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About Rasa

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    Hive Mind Larvae
  1. Farrar, thanks for the feedback! Do you have a recommendation for a writing program to suit our situation?
  2. Thanks a lot to everyone for your valuable feedback! A bit of background information - it is a mixed 6/7 grade class. It sounds like the kids have a wide range of math skills in that class, and there is a lot of differentiation going on; e.g., someone was independently working on AOPS Prealgebra last year in that classroom. It didn’t even occur to me that afterschooling in general might be an issue since it is part of family life and not part of school. I would love to read the old thread that moonflower mentioned. I haven’t found that thread on these forums yet. (I looked.) If anyone has a link, please send me a pointer. Many thanks again! Please keep your advice and different perspectives coming!
  3. Looking for afterschooling wisdom from experienced parents. My daughter was homeschooled through 5th grade. She will start 6th grade at a local Waldorf school in September. At home, I am planning to continue working on our math curiculum (Singapore Primary Math 6 grade) and incorporate additional instruction in other subjects through her school project assignments and reports as needed. Any feedback or advice? This child is a self-motivated, serious music student (~ 15 hour / week commitment.)
  4. My daughter (11) started violin at 6.5, fairly late by Suzuki standards. She begged for a year before I gave in. We did a Kindermusik program for two years before starting Suzuki violin. Within a couple of years she she caught up with peers who started at two or three years old. At 11, she is still very enthusiastic about violin, loves playing solos and performing with her orchestra and string quartet. I am not a musician, and my focus as a Suzuki parent has been on happy relationships with music and within the Suzuki triangle (child-parent-teacher.) I would let the child take the lead in in this journey, but not push. My favorite book on this topic is Helping Parents Practice by Edmund Sprunger.
  5. If you are looking for depth, you could enrich any math curriculum with 6-grade Singapore supplements such as Intensive Practice and Challenging Word Problems.
  6. At that age, my daughter loved Violet Mackerel by Anna Branford (had to order the last two books from ebay in Australia since only the first six were published in the USA) and Cobble Street Cousins by Cynthia Ryland.
  7. DD is finishing up Singapore Math Primary Mathematics 5A (Standards edition) Textbook + Workbook. Occasionally we supplement with Intensive Practice. Textbook+Workbook alone are too easy for DD, and we do not have time to work out all the problems in Intensive Practice on a regular basis. I am wondering if in the future we could replace the workbook with Intensive Practice; i.e., work through Textbook+Intensive Practice in entirety, and use the workbook only as a supplement for chapter reviews. Any opinions or advice? Many thanks in advance.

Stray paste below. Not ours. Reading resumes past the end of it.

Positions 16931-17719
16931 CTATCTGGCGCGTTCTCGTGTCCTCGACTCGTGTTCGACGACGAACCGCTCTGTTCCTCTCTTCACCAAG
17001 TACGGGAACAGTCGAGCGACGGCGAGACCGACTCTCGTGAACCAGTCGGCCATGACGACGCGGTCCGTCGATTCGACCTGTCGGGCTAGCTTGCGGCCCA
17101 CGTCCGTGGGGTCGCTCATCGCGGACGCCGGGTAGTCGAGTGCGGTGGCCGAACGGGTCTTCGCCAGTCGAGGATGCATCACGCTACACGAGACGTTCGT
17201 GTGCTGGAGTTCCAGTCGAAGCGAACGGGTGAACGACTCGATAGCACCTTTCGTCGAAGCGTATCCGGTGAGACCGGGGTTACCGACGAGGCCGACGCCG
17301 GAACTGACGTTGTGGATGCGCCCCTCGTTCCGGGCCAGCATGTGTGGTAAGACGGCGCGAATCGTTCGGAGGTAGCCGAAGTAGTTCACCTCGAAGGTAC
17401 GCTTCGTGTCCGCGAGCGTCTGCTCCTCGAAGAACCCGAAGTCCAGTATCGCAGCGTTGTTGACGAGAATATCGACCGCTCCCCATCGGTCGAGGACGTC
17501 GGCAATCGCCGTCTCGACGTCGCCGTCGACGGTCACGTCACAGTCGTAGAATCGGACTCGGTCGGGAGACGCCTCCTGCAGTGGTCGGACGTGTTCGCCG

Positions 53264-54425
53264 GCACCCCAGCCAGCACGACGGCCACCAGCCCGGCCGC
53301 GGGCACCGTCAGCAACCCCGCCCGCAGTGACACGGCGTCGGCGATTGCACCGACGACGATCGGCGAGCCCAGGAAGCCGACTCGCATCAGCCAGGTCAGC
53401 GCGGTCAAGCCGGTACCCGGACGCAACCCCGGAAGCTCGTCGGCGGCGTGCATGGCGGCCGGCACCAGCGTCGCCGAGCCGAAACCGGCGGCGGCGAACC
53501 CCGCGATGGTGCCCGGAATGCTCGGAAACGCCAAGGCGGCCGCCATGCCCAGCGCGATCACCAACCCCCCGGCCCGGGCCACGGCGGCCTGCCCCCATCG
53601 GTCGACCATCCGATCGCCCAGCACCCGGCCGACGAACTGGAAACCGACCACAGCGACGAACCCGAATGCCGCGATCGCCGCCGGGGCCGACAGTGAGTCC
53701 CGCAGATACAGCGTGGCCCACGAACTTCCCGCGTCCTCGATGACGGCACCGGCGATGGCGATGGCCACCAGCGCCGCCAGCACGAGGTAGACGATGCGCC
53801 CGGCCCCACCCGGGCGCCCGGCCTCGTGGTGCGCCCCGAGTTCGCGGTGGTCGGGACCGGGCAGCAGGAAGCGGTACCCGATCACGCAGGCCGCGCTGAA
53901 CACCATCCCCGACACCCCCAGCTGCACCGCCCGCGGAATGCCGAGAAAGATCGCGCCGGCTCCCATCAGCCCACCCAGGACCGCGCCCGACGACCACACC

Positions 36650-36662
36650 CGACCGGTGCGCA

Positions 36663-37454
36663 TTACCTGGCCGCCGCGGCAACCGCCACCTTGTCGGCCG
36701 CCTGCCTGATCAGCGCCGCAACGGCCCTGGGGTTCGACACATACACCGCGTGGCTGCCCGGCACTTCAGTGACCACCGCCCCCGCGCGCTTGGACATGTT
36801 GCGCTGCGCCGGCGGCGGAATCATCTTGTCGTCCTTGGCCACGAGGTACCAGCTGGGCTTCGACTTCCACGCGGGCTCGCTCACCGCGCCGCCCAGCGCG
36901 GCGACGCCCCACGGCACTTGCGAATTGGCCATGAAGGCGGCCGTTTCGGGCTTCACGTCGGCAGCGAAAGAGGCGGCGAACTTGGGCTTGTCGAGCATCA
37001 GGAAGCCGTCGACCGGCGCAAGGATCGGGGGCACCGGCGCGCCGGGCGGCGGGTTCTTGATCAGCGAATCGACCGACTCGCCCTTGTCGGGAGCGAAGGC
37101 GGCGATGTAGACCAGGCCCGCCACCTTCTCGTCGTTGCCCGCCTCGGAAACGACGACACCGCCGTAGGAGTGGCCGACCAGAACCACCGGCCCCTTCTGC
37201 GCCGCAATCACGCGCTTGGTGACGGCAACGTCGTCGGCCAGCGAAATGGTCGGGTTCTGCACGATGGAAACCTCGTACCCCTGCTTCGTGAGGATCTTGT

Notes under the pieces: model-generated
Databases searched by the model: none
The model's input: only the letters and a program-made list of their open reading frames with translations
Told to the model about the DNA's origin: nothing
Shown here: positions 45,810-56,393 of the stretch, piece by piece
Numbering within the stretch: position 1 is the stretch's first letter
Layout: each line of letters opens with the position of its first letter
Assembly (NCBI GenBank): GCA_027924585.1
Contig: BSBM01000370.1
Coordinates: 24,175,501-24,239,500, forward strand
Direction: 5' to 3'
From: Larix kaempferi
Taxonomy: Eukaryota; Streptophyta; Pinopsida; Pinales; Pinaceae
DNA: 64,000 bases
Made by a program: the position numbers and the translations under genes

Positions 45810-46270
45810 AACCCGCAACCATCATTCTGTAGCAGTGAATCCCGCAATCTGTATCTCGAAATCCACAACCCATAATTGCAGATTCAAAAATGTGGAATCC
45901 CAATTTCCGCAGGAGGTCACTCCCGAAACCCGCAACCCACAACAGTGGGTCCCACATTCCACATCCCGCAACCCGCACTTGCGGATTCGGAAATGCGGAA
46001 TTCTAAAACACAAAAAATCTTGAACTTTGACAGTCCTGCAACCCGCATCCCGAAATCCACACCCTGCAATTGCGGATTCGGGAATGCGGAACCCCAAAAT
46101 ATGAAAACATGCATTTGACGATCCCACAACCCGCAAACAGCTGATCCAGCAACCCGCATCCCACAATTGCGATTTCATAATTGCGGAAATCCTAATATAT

8. Another delightful not-a-Christmas book that happens around Christmas time -- The Vanderbeekers of 141st Street
  9. Great thread. My sweet 5th grade girl reads well, but strongly prefers large-print, well-spaced, illustrated editions for independent reading. Read-aloud editions usually work well, if we can find them. Any recommendations (as well as suggestions how to alleviate the transition to "normal" books)? Our library system doesn't have a good way to search for "unabridged, illustrated, large print". And regular large print editions tend to be awfully crowded with non-existent margins...
  10. Many thanks for the awesome recommendations! Please keep them coming! ?
  11. My 10-year-old daughter would like to learn about the history of the Universe (Big Bang and on.) My first thought was to start with George's Secret Key to the Universe by Lucy and Stephen Hawking. Perhaps someone in the Hive has a ready-made list of resources suitable for a curious fifth grader? Many thanks in advance.
  12. We purchased Listen to This textbook on Amazon last year, but we were not able to access the online component for listening. Even though the textbook came with an access code, we needed to be enrolled in an actual class and have a code from the instructor. JoyfullyNoisy, do you have any advice? Many thanks.
  13. Dear creative math teachers, I am looking for resources (ideally, open-and-go) connecting music and fractions for a 4th grader. I would like to breathe some life into fractions. My daughter is at grade level in math and a passionate musician (a strong player and a fairly advanced violin student), but I am not sure that she sees and appreciates the connection between her math and music studies. Many thanks in advance!
  14. American Players Theatre produces engaging study guides for their student matinees.
  15. Another plug for Kindermusik or a similar relaxed, group-based program for a four-year-old. My daughter started asking for violin lessons around that time, but I was not sure if she would have the attention span for private lessons, so I signed her up for a Kindermusik program. Kindermusik Young Child, in addition to being lots of fun, motivated her to practice daily and independently, which she did happily and for a lot longer than the recommended 5 minutes a day. After a year of Young Child both of us were convinced that she had the stamina for daily, focused practice and the intellectual maturity for a more rigorous approach to music. At 6.5y we joined a Suzuki program, where my daughter progressed in leaps and bounds with pure joy. After watching hundreds of preschoolers over the last three years in the Suzuki world, I am still not convinced that an earlier start is better.
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